It’s fascinating how certain themes emerge in the marketing world. One that has been impossible to ignore in recent years is the massive growth of the luxury sector which, if we believe everything we read, has been fuelled by ‘greedy bankers’ and ‘emerging global economies’ (China, India et al). While the rest of the economy went through a credit crunch, the richest in society got richer, their numbers grew and of course, brands followed.
What’s fascinating and infuriating in equal measure, however, is the way marketers attempt to separate luxury into an impenetrable secret club that only those equipped with special knowledge and understanding may enter. Indeed, we often receive briefs with requests that ‘the agency demonstrate their luxury credentials’ and ‘show us how you understand the mindset of our high net worth individual consumer base’.
The major issue with luxury, of course, is that it’s an abstract and subjective concept. In consumer terms, I guess you could loosely define ‘luxury’ as any purchase that lies beyond functional need. A Rolls Royce does the same functional thing as a Ford KA. A Rolex does the same thing as a Swatch.
These are the obvious and extreme examples. But what about others? Ice Cream? Coca Cola? A chocolate biscuit? Are they not sometimes elevated to luxuries in our everyday lives? And does that mean that Wall’s, Coca Cola and McVities are sometimes luxury brands? What about time itself? Surely it’s the ultimate indulgence. It can all get a bit messy and shows that, as a consumer, there isn’t a fixed line you cross into luxury.
It’s hard not to marvel at the unnecessary over-complication of luxury as a concept. One quick look at high-end luxury brands tells you all you really need to know. Here’s the checklist:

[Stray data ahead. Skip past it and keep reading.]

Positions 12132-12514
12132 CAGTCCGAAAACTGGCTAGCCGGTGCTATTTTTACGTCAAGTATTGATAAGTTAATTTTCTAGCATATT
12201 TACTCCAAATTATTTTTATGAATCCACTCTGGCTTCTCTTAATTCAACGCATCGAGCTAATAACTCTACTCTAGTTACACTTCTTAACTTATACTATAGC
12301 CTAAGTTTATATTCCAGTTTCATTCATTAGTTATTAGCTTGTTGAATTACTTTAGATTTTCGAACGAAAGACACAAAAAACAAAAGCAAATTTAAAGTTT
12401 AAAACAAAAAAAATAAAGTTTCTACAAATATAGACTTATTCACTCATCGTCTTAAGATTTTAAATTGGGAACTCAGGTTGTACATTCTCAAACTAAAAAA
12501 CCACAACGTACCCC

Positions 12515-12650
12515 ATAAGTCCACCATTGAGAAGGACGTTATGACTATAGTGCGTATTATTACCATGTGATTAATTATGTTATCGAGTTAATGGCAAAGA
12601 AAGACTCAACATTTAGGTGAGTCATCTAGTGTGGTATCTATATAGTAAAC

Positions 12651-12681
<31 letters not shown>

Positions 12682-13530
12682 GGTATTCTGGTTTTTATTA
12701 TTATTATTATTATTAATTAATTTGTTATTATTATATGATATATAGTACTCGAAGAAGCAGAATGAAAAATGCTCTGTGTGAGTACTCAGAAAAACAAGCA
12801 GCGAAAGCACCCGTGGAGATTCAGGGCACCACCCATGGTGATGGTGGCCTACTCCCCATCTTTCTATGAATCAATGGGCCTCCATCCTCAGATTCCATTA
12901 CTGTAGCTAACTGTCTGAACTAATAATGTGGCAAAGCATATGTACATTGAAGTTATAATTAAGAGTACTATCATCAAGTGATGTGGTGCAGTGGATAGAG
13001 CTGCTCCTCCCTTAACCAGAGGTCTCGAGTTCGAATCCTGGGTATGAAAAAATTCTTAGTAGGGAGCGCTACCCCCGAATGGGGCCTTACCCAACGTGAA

- Create an iconic mark or logo
- Set everything out of black
- Add a simple typeface
- Mix with a heavily retouched product shot
- Finish with a short, sharp emotive strap line
That’s your luxury branding right there. That’ll be £150K please! I’m joking of course, but the serious point is that if there really was a specialist skillset required for luxury branding, would the opposite also not be true? That you need to have a specialism in order to tackle commodity products too? (Surprisingly we’ve never been asked!).
Nowadays the role of brand is really important. In a world with thousands of SKUs, brand is the only differentiator: whether you’re a high-end spirits product, or a low-end soft drink. It matters a lot. But, please let’s not pretend that luxury branding is somehow more complex, challenging or esoteric than any other type of branding. It just has a slightly different set of rules that any professional branding consultancy worth its salt understands.
It’s the principles of branding and good design that matter here, not trying to prove that one product or service is more luxurious than the next and therefore deserving of specialist knowledge.
And, at the risk of coming across horribly pragmatic, every brand is made up of the same building blocks. You need to work out what you’re about; your foundations and essence, and express it through brand identity, colours, imagery and tone of voice.
And that won’t change, whether you’re a Swiss Watch or a Swiss Roll.
About the Author
Chris Lumsden is the Co-founder and managing partner at Good. He founded the agency along with business partner Keith, in 2004. As managing partner, Chris works with Keith on the running, development and growth of Good.
During his career, Chris has worked on brands as diverse as Coca Cola, Harper Collins and BT. Prior to founding Good, Chris worked with Keith at 999 Design Consultants, and prior to that, was at BD Network and Swordfish London.
Today Good is one of the UK’s most effective design consultancies, with client experience on brands including Bacardi, Ford, Scottish Power, Angostura, Land Securities and more.